Three men attacked a San Francisco street artist Monday, knocking out several of his teeth while he was selling art under a freeway overpass in SoMa and bringing his dreams of playing the saxophone again to a screeching halt.
College-trained saxophonist Jaz Cameron has been selling art near Second and Harrison streets since 2016, but says he’s now afraid to return to his Downtown sidewalk art gallery. However, he said he is determined to move on from the assault.
Since the beating, community members have come together to raise over $24,000 for Cameron. He told The Standard he plans to use the money to travel the world.
“It did break my spirit. […] I was just getting ready to play the saxophone again,” Cameron said. “But I had to go there the next day just to show them that you ain’t shaking nothing.”
Cameron was also the victim of a near-fatal 2016 taxi crash on Market Street that left him in a coma and with lingering brain fatigue that he said makes it difficult to play woodwind instruments, like the saxophone.
Cameron said the accident left him unable to play music—but pushed him to his new passion of painting—while learning to walk again.
“I’m a small Joe French-fry. I'm new to this,” he said. “Whether you like it or not, it’s for you to enjoy when you’re walking by.”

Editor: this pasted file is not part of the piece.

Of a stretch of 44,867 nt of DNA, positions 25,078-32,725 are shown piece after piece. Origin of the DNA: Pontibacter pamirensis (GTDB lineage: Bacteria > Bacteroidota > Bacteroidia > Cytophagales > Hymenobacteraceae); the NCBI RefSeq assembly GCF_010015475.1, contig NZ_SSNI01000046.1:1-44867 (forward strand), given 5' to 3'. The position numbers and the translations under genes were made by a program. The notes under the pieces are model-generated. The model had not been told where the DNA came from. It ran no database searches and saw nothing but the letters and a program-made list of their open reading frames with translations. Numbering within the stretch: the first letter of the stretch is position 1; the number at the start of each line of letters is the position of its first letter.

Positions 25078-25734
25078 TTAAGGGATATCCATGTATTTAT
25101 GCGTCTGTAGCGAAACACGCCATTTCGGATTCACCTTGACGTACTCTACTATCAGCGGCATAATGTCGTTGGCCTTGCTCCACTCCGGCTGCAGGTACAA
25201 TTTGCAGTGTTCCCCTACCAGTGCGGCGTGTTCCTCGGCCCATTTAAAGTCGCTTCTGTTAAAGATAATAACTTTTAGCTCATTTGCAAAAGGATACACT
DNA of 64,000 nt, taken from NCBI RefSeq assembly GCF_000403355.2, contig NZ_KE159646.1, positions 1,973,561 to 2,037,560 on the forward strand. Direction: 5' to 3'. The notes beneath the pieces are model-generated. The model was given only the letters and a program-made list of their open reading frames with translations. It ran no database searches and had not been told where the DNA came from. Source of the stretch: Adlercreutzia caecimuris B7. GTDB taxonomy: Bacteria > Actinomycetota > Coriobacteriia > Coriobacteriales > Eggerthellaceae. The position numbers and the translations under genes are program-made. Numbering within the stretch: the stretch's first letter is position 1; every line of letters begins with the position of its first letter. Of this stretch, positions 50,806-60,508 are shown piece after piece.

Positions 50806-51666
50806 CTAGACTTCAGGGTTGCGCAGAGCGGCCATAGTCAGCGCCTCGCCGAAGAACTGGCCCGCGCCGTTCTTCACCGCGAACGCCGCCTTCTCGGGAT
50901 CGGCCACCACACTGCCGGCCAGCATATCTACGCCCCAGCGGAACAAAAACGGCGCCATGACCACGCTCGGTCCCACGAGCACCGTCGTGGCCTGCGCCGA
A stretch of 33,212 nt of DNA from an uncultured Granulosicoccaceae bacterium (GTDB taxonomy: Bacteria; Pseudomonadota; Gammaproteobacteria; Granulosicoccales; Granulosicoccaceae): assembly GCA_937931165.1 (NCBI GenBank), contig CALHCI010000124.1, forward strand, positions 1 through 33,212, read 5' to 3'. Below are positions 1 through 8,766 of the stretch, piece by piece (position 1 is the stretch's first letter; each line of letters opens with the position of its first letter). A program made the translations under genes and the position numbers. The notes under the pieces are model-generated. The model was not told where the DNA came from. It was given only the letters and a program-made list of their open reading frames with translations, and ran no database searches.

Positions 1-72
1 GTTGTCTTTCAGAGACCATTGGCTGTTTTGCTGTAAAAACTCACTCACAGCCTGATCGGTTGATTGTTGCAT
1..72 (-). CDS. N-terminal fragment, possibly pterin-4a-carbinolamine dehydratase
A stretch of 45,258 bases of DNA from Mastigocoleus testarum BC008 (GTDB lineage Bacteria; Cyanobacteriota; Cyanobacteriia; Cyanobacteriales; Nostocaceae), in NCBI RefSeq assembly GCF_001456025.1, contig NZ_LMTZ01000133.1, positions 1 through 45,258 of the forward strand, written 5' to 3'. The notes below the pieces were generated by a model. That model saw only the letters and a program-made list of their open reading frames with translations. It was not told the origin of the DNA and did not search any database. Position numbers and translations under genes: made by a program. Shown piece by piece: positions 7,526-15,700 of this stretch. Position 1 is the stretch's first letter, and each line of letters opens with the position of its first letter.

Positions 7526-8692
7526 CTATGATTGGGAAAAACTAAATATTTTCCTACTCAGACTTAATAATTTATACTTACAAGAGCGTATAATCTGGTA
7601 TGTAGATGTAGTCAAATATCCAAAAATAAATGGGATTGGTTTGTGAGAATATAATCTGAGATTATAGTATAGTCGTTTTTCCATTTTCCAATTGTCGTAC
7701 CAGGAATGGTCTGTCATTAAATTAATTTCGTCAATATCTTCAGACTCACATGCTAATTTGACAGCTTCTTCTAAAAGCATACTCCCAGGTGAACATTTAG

Cameron has since become a beloved member of the neighborhood for selling his paintings on a metal picket fence near the San Francisco Giant’s Oracle Park stadium. A nearby resident, Shelley Costantini, helps manage Cameron’s finances and, since the attack, has helped him secure a local hotel room.
“He just sits there, sells his paintings, paints and reads,” Costantini said. “He was just so shocked after the attack that he was physically shaking. He just kept saying, ‘I didn’t do anything to deserve that.’”
With the money raised by Costantini’s GoFundMe, Cameron said that he wants to travel across the world selling his art and playing music, but adds that the Bay Area will always be home for him.
“This time around, I’m not going to worry about the housing part,” he said. “But if I go somewhere, I’m always going to come back here.”
The San Francisco Police Department did not respond to a request for comment.
David Sjostedt can be reached at [email protected]